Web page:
The partitioning of Africa by European imperial powers in the late 19th century irreversibly transformed the long-term development trajectories of African economies. Yet, the motives for, and timing of, the scramble remain poorly understood. This column argues that the changes in African international trade over the course of the 19th century created an economic rationale for the African scramble. This episode offers insights that are relevant for current African economic development.

The supply of African slaves to American plantations reached an all-time high in the late 18th century. After anti-slave trade legislation finally shut down the Atlantic slave exports, commodity exports filled the gap. This so-called ‘commercial transition’ was completed in West Africa before it hit East Africa. It was a game-changer, since it put a halt to the continuous drain of scarce labour and paved the way for the expansion of land-intensive forms of tropical agriculture, engaging smallholders, communal farms, and estates.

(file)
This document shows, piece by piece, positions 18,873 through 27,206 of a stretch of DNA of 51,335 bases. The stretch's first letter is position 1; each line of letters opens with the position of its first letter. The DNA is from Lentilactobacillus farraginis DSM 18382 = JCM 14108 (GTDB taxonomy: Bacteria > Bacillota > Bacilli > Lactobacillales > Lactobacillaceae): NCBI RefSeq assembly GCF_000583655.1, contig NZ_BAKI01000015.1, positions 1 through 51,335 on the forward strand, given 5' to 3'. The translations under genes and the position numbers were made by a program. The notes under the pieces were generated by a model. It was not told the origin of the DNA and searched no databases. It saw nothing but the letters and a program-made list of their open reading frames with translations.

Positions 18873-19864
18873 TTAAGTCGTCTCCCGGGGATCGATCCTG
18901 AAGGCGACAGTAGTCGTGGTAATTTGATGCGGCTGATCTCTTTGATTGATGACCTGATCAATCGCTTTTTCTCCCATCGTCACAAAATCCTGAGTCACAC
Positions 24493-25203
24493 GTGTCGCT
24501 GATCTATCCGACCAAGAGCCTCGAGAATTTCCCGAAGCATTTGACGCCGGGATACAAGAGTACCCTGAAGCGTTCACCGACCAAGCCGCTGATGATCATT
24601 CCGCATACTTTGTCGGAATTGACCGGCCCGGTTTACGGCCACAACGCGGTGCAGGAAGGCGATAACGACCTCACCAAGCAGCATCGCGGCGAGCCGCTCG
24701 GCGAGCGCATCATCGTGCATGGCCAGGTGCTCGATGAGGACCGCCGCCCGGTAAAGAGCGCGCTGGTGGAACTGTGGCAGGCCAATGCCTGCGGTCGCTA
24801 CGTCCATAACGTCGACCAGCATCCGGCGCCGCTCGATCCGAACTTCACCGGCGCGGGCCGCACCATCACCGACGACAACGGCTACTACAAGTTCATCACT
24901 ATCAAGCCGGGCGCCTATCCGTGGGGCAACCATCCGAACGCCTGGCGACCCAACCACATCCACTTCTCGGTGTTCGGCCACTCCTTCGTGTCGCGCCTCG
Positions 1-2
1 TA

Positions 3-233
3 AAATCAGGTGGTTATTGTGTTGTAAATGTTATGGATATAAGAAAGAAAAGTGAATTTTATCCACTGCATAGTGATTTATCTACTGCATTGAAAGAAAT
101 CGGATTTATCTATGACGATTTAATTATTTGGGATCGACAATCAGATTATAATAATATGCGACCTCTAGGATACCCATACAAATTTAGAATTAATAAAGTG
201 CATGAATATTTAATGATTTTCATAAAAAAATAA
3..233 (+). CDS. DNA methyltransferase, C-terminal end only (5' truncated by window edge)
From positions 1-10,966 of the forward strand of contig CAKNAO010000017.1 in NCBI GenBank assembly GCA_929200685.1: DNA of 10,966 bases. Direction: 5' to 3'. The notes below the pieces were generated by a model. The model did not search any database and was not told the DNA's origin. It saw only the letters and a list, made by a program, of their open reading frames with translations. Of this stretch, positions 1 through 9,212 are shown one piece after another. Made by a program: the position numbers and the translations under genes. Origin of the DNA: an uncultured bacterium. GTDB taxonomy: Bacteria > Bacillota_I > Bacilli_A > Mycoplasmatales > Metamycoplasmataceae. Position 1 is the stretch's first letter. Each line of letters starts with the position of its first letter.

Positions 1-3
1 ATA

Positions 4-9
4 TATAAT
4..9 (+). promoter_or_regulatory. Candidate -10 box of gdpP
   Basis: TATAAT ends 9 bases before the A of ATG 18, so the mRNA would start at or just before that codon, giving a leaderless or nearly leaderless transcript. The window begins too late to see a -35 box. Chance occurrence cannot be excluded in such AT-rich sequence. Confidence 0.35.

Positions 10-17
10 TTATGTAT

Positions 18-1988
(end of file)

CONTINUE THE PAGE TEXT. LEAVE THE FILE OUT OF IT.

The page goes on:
The establishment of colonial rule over the African interior (c. 1880-1900) reinforced Africa’s commodity export growth. Colonial control facilitated the construction of railways, induced large inflows of European investment, and forced profound changes in the operation of labour and land markets. That is, colonial regimes abolished slavery, but they replaced it with other forced labour schemes. The scramble pushed African exports to new heights, but without the preceding era of commercialisation the African scramble probably would never have taken place…

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AUTHORS: Ewout Frankema, Jeffrey Williamson and Pieter Woltjer